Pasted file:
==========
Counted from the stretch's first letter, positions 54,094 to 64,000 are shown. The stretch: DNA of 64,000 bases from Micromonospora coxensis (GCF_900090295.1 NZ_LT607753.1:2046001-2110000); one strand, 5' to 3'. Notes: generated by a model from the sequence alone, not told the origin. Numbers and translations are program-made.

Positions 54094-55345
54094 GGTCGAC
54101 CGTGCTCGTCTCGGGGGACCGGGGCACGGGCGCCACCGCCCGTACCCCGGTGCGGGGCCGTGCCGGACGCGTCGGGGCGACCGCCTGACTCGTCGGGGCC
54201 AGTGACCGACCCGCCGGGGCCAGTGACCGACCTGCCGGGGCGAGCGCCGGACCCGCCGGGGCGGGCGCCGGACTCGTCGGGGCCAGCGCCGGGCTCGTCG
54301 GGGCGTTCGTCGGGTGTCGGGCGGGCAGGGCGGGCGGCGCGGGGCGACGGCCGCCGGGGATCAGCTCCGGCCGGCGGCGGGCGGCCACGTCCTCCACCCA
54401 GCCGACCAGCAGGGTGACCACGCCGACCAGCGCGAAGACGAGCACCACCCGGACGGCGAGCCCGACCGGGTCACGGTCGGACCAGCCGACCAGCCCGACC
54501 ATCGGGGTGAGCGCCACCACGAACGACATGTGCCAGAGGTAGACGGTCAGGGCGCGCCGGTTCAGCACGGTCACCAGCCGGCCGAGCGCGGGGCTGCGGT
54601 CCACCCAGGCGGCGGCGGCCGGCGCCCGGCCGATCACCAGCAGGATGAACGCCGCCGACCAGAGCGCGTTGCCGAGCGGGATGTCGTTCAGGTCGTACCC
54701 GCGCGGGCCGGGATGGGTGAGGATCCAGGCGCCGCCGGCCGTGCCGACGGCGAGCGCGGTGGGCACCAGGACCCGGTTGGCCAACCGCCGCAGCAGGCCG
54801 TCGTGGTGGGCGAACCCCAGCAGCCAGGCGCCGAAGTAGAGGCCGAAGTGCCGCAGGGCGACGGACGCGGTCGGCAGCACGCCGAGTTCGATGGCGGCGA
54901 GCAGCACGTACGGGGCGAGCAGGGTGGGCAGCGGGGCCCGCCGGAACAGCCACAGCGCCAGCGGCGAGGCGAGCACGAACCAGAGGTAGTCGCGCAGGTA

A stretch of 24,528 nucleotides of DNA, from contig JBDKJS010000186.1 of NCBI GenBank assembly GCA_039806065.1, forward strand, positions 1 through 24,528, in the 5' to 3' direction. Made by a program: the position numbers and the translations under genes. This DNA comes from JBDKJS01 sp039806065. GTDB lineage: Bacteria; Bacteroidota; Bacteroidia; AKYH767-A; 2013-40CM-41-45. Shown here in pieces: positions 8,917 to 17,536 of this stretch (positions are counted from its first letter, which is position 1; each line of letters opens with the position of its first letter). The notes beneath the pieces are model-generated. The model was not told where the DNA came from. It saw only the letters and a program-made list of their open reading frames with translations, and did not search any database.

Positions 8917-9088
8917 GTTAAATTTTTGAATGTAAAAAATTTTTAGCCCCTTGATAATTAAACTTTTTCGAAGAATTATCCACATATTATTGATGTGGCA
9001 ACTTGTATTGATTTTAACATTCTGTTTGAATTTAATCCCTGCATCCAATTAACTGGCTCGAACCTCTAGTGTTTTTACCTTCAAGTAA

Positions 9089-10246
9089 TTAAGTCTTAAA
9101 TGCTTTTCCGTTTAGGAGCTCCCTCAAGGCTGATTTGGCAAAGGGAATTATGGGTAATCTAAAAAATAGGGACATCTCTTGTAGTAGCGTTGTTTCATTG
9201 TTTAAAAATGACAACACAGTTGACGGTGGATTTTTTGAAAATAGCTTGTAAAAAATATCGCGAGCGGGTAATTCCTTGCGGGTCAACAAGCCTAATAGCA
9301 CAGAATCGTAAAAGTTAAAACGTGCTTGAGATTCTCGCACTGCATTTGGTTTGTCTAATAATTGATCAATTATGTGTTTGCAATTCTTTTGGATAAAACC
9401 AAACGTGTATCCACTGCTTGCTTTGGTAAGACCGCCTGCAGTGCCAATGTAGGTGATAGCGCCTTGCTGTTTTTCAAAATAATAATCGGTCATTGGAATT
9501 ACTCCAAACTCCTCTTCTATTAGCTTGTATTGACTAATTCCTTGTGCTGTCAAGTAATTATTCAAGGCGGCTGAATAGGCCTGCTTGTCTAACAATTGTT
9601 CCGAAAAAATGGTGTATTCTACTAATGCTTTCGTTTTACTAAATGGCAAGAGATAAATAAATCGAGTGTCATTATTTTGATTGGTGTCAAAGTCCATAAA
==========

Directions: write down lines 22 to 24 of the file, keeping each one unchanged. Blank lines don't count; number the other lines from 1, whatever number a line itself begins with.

9401 AAACGTGTATCCACTGCTTGCTTTGGTAAGACCGCCTGCAGTGCCAATGTAGGTGATAGCGCCTTGCTGTTTTTCAAAATAATAATCGGTCATTGGAATT
9501 ACTCCAAACTCCTCTTCTATTAGCTTGTATTGACTAATTCCTTGTGCTGTCAAGTAATTATTCAAGGCGGCTGAATAGGCCTGCTTGTCTAACAATTGTT
9601 CCGAAAAAATGGTGTATTCTACTAATGCTTTCGTTTTACTAAATGGCAAGAGATAAATAAATCGAGTGTCATTATTTTGATTGGTGTCAAAGTCCATAAA